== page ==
Shoulder Arthroscopy – Plagued by a Shoulder Injury?

Apr 25, 2022 | Articles

Plagued by a Shoulder Injury? Maybe it’s Time for a Shoulder Arthroscopy

Young or old, with or without traumatic injury, active or sedentary, shoulder problems can affect us all. Without realising it, many of us have damaged our shoulders but have managed to contain the pain through conventional pain medication and have not needed to have surgery. For those that have persisted with chronic pain and no amount of medication has helped, shoulder arthroscopy might be the only option.

What is an Arthroscopy?

Arthroscopy is non-invasive surgery where a tiny camera called an arthroscope is inserted into the afflicted joint area to examine or repair the tissues inside or around your joint. Even though this is not considered as major surgery, it still requires a certain amount of time to completely heal and there are certain tasks that must be avoided after this type of surgery.

What to Do After a Shoulder Arthroscopy

Here is what you need to do after your surgery:

Shoulder Arthroscopy – The Procedure and When it May be Necessary1) Know Your Limitations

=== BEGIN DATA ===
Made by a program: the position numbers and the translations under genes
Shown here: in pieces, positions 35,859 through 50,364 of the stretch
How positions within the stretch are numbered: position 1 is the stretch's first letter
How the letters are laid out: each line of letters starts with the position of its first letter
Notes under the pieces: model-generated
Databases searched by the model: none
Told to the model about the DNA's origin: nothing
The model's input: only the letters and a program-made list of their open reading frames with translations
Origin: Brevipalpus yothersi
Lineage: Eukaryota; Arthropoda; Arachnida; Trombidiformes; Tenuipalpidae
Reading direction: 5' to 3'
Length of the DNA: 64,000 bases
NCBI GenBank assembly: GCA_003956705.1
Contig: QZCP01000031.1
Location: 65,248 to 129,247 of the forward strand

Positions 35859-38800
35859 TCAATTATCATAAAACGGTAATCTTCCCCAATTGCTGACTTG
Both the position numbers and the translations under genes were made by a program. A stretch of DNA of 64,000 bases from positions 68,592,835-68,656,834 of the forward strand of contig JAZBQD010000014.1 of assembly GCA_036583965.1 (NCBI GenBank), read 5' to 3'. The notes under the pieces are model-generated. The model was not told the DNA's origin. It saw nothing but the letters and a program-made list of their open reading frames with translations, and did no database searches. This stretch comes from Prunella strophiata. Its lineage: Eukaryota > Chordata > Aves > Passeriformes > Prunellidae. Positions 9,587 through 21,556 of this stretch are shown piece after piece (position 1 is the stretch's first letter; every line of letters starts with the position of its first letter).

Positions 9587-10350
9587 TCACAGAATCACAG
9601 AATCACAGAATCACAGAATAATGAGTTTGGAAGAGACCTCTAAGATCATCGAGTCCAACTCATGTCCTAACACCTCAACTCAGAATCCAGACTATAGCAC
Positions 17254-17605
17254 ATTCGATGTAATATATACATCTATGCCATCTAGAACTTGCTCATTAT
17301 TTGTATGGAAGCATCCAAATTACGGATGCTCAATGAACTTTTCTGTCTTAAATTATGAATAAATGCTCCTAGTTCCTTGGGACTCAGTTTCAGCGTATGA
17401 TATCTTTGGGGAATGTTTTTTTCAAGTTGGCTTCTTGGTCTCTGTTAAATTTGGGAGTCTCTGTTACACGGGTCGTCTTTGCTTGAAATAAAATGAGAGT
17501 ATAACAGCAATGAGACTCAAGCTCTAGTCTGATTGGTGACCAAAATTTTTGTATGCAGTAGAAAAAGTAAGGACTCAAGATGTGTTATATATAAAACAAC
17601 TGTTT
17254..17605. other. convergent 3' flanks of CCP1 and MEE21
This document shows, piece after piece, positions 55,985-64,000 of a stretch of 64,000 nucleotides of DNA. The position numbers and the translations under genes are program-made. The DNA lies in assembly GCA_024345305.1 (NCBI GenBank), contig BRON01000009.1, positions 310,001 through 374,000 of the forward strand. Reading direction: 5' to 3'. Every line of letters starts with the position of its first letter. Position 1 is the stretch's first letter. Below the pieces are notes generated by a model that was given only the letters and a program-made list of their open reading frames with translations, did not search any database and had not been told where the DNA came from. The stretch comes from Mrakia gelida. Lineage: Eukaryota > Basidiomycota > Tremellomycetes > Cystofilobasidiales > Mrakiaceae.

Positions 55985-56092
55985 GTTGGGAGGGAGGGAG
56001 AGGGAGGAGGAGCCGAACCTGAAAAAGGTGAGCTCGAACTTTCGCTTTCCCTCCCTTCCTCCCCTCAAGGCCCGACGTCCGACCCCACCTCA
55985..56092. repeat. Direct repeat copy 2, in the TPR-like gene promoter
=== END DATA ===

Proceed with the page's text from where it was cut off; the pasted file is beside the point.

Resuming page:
First and foremost, do not remove your sling until you have consulted with your doctor and physiotherapist, as removing the sling too soon will cause more damage. You need to give your shoulder time to heal, and the sling should only be removed during recommended exercises. Physiotherapy is vital as the exercises provided will restore mobility to the joint – do not skip this. No heavy weight-bearing exercises must be done for up to 12 weeks after your arthroscopy. Doing weight-bearing exercises too soon will result in further injury. For those who are keen on fitness, stick to the recommended recovery schedule, especially if your fitness routine includes a lot of shoulder use.

2) Limit Your Movements

During recovery, it is important to avoid certain arm movements which include lifting objects, reaching behind your body, putting any weight on your shoulder or arm, and reaching above your head. Change your sleeping pattern as you will not be able to sleep on the side that has been operated on. Driving after surgery can cause persistent pain and must be avoided for up to two months after surgery.

3) Health Comes First

Do not smoke before and after the arthroscopy as this hampers the healing process. Nicotine slows down the body’s natural healing power of tissues and bones. It will not only decrease your recovery but can also lead to infections.

4) Don’t Rush Your Recovery

Even though you might be experiencing little or no pain, it is important to consult your doctor before resuming your normal activities. Any activity that can possibly put stress on the joint will increase your chances of reinjury.

Seek Advice from a Joint Specialist

Consulting a specialist before any form of surgery is necessary. The orthopaedic staff at Life Wilgers Hospital in Pretoria are on hand to provide you with all the necessary information needed and will allay any concerns you might have regarding your upcoming arthroscopy.